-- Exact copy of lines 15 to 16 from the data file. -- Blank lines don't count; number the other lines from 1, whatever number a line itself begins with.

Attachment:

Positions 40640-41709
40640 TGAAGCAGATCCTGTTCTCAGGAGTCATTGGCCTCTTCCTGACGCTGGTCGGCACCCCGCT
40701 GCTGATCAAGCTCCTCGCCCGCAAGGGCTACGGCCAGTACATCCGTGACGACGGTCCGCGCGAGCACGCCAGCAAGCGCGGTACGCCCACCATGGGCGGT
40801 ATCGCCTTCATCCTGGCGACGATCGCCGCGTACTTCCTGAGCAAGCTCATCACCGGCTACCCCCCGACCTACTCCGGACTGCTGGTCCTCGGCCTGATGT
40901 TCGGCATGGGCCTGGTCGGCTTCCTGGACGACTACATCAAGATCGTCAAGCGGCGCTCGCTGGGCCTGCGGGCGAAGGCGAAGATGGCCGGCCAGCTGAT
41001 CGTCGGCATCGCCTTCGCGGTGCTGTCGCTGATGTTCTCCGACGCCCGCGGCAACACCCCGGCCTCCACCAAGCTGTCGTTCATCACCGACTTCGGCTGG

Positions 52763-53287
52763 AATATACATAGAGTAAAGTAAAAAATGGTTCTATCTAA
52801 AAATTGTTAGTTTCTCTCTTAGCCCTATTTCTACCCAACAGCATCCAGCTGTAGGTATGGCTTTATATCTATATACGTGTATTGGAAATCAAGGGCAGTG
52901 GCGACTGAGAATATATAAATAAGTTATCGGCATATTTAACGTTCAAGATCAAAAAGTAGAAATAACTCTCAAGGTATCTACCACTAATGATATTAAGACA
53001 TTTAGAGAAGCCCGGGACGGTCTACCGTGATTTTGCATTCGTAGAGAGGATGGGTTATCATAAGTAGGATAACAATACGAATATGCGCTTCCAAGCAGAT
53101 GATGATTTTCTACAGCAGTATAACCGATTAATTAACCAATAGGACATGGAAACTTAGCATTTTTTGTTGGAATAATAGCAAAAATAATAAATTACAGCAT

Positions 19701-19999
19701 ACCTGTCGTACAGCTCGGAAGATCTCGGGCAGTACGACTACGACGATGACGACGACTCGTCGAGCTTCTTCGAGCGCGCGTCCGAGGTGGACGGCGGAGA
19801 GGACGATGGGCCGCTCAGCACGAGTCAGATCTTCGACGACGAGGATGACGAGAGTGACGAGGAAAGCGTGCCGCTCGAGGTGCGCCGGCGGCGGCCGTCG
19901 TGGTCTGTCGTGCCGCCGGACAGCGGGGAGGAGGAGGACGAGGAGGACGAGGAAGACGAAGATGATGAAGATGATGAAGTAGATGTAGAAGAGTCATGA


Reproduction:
19801 GGACGATGGGCCGCTCAGCACGAGTCAGATCTTCGACGACGAGGATGACGAGAGTGACGAGGAAAGCGTGCCGCTCGAGGTGCGCCGGCGGCGGCCGTCG
19901 TGGTCTGTCGTGCCGCCGGACAGCGGGGAGGAGGAGGACGAGGAGGACGAGGAAGACGAAGATGATGAAGATGATGAAGTAGATGTAGAAGAGTCATGA